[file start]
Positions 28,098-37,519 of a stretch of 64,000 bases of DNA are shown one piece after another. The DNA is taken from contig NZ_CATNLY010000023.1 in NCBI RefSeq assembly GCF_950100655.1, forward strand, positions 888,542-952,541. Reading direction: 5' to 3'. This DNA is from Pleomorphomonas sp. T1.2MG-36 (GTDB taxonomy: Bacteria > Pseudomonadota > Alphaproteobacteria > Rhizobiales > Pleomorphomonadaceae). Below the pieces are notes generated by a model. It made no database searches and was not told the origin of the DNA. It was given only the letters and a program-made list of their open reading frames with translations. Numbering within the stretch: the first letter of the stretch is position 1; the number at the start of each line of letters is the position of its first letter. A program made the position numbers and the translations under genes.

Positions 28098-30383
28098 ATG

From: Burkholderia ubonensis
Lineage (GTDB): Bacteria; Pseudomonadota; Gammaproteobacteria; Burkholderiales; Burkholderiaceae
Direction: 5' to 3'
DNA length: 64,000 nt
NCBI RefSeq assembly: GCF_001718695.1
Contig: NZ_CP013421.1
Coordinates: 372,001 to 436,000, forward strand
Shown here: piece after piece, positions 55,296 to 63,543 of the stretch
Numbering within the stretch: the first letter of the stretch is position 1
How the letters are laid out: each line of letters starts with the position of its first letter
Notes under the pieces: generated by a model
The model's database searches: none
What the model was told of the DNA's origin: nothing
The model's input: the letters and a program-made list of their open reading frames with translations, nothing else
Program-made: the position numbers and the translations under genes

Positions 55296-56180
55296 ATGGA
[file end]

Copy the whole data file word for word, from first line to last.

Positions 28,098-37,519 of a stretch of 64,000 bases of DNA are shown one piece after another. The DNA is taken from contig NZ_CATNLY010000023.1 in NCBI RefSeq assembly GCF_950100655.1, forward strand, positions 888,542-952,541. Reading direction: 5' to 3'. This DNA is from Pleomorphomonas sp. T1.2MG-36 (GTDB taxonomy: Bacteria > Pseudomonadota > Alphaproteobacteria > Rhizobiales > Pleomorphomonadaceae). Below the pieces are notes generated by a model. It made no database searches and was not told the origin of the DNA. It was given only the letters and a program-made list of their open reading frames with translations. Numbering within the stretch: the first letter of the stretch is position 1; the number at the start of each line of letters is the position of its first letter. A program made the position numbers and the translations under genes.

Positions 28098-30383
28098 ATG

From: Burkholderia ubonensis
Lineage (GTDB): Bacteria; Pseudomonadota; Gammaproteobacteria; Burkholderiales; Burkholderiaceae
Direction: 5' to 3'
DNA length: 64,000 nt
NCBI RefSeq assembly: GCF_001718695.1
Contig: NZ_CP013421.1
Coordinates: 372,001 to 436,000, forward strand
Shown here: piece after piece, positions 55,296 to 63,543 of the stretch
Numbering within the stretch: the first letter of the stretch is position 1
How the letters are laid out: each line of letters starts with the position of its first letter
Notes under the pieces: generated by a model
The model's database searches: none
What the model was told of the DNA's origin: nothing
The model's input: the letters and a program-made list of their open reading frames with translations, nothing else
Program-made: the position numbers and the translations under genes

Positions 55296-56180
55296 ATGGA